Christmas is a time of celebration and contemplation on the birth of Jesus, who is revered in the Bible as the Son of God and the savior of the world. One popular pop culture Christmas song that claims to reflect on this miraculous historical event is “Mary Did You Know?” This song asks a series of questions about Mary, the mother of Jesus, and her understanding of her son’s role as the Messiah. However, it is important to examine whether these songs accurately reflect the biblical accounts of the Nativity.
According to the Gospels of Matthew and Luke, Mary was visited by an angel who told her that she would give birth to the Son of God. She was also told that her son would be great and would be called the Son of the Most High who would reign over the house of Jacob forever. Mary seemed puzzled by these revelations, asking, “How will this be, since I am a virgin?” But she accepted them and believed that God would fulfill his promises to her. In response to the angel’s announcement, Mary said, “Behold, I am the servant of the Lord; let it be to me according to your word” (Luke 1:38).
The song “Mary Did You Know?” asks if Mary knew that her son would grow up to be the savior of the world and that he would perform miracles and heal the sick. The song also asks if Mary knew that her son would be crucified and rise from the dead, which are central events in the Christian faith.
But, does “Mary Did You Know?” really match up with what the Bible says about Mary’s understanding and agreement to carry God’s son? The song, which asks if Mary knew about all of this, also appears to question if she consented to it. But the narrative in the Bible shows that despite being perplexed by these revelations, Mary believed the angel’s message and had faith that God would do what He said He would do. The song might be catchy, but it’s not really based on the Bible’s accounts of what happened.
The Magnificat, also known as the Song of Mary, found in the first chapter of the Gospel of Luke, gives us an accurate portrayal of Mary as a faithful woman who was thankful for the privilege God gave her to carry the savior of the world. It’s a song that she sings about her yet-to-be-born son Jesus, and it gets its name from the Latin word “magnify,” which means to praise.
The Magnificat includes references to other songs from the Old Testament Scriptures and exhibits many of the poetic features of the Hebrew texts, such as parallelism. The song is included in the Gospel of Luke for several reasons, but most importantly because it offers praise to God for sending Jesus as the Messiah. But it also connects to the poetry and prophecy from the Hebrew Scriptures, demonstrating how Jesus fulfills the biblical expectations for the Messiah.
The song describes how Mary, the world, and the nation of Israel will be blessed through the promised Messiah, Jesus, and it reflects Mary’s faith and trust in God. So to answer the main question from the song, yes, Mary most certainly knew.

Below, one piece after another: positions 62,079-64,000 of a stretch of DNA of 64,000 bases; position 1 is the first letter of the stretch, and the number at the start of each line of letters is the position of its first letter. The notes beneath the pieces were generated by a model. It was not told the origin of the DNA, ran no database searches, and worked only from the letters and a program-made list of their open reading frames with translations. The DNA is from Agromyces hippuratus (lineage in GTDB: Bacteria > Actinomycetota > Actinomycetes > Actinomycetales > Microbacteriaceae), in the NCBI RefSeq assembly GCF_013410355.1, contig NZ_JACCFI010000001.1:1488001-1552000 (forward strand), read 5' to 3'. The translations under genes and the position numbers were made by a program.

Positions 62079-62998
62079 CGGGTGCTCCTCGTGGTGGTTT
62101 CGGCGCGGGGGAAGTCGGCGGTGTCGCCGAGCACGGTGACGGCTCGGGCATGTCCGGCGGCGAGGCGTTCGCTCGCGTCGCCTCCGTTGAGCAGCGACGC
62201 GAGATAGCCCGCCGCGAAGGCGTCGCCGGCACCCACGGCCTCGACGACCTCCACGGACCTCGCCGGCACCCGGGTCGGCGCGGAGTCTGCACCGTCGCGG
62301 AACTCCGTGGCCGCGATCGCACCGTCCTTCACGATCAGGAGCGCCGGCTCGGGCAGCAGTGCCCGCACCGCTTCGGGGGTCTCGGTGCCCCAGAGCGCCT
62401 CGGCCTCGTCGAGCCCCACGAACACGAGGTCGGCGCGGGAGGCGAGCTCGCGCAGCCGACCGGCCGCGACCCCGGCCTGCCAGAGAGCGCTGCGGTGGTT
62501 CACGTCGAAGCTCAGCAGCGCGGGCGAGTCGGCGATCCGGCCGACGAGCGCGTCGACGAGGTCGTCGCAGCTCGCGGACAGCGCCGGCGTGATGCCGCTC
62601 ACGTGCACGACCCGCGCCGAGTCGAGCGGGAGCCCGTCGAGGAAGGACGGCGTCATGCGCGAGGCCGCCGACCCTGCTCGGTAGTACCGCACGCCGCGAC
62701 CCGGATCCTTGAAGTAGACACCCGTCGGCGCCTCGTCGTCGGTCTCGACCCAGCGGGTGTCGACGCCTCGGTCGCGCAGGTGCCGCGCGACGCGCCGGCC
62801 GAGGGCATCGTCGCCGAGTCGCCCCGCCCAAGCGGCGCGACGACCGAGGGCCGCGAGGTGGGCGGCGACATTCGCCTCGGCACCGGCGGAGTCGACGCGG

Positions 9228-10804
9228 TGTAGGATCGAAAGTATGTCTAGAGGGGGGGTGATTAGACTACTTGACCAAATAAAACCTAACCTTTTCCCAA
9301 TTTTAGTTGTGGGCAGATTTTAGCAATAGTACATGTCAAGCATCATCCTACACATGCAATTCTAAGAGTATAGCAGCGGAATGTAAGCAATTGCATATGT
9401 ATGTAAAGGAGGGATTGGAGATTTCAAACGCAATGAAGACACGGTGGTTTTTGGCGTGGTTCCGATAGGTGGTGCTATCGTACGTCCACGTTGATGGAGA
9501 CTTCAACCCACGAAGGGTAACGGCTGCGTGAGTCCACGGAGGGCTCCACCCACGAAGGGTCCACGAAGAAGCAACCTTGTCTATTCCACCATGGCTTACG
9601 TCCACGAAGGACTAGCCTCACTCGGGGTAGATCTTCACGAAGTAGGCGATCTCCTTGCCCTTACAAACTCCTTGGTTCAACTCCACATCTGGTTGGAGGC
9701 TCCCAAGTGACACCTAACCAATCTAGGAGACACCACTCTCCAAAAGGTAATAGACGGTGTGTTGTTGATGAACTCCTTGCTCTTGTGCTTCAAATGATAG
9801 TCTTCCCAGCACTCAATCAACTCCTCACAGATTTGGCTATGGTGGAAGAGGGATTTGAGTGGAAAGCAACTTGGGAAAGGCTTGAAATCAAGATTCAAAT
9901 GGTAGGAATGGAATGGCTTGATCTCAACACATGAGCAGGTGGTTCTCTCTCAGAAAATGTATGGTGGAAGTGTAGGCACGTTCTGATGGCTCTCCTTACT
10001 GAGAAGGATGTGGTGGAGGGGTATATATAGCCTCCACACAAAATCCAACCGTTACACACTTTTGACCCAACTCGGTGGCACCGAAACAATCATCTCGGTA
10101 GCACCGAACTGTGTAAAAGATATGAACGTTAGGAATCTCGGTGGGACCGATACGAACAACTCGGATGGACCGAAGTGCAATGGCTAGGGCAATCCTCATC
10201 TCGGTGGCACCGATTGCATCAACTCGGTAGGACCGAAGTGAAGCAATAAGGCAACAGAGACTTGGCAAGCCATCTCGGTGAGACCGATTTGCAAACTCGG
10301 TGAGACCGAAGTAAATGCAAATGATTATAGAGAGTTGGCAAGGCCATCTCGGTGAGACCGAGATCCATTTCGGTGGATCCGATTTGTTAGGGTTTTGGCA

The Magnificat, or Mary’s song of praise, as presented in Luke 1:46-45:
46 And Mary said,
“My soul magnifies the Lord,
47 and my spirit rejoices in God my Savior,
48 for he has looked on the humble estate of his servant.
For behold, from now on all generations will call me blessed;
49 for he who is mighty has done great things for me,
and holy is his name.
50 And his mercy is for those who fear him
from generation to generation.
51 He has shown strength with his arm;
he has scattered the proud in the thoughts of their hearts;
52 he has brought down the mighty from their thrones
and exalted those of humble estate;
53 he has filled the hungry with good things,
and the rich he has sent away empty.
54 He has helped his servant Israel,
in remembrance of his mercy,
55 as he spoke to our fathers,
to Abraham and to his offspring forever.”
Instead of getting our understanding of Mary and the birth of Jesus from cheesy, over-dramatized pop songs like “Mary Did You Know?” it’s important to stick to what God has revealed to us in the biblical accounts of these events. The Magnificat, as recorded in the Gospel of Luke, gives us a straight-up, authentic portrayal of Mary as a faithful woman who was thrilled, but humbled, to have been chosen by God to bear the savior of the world. This song, which Mary sang herself, celebrates God’s mercy and His plan to lift up the humble and provide for the spiritually hungry, and it’s been sung by churches worldwide for 2000 years.
It is important to remember Mary as described in the Bible, rather than attempting to add contemporary drama to the story of Jesus’ birth. The Nativity narrative is a miraculous and amazing historical account of our savior’s birth on its own. It is important to approach it and reflect on it with reverence and awe, rather than trying to fit it into modern interpretations or adding layers of interpretation that are not supported by biblical accounts. Don’t settle for the watered-down version – go straight to the source and get the real story.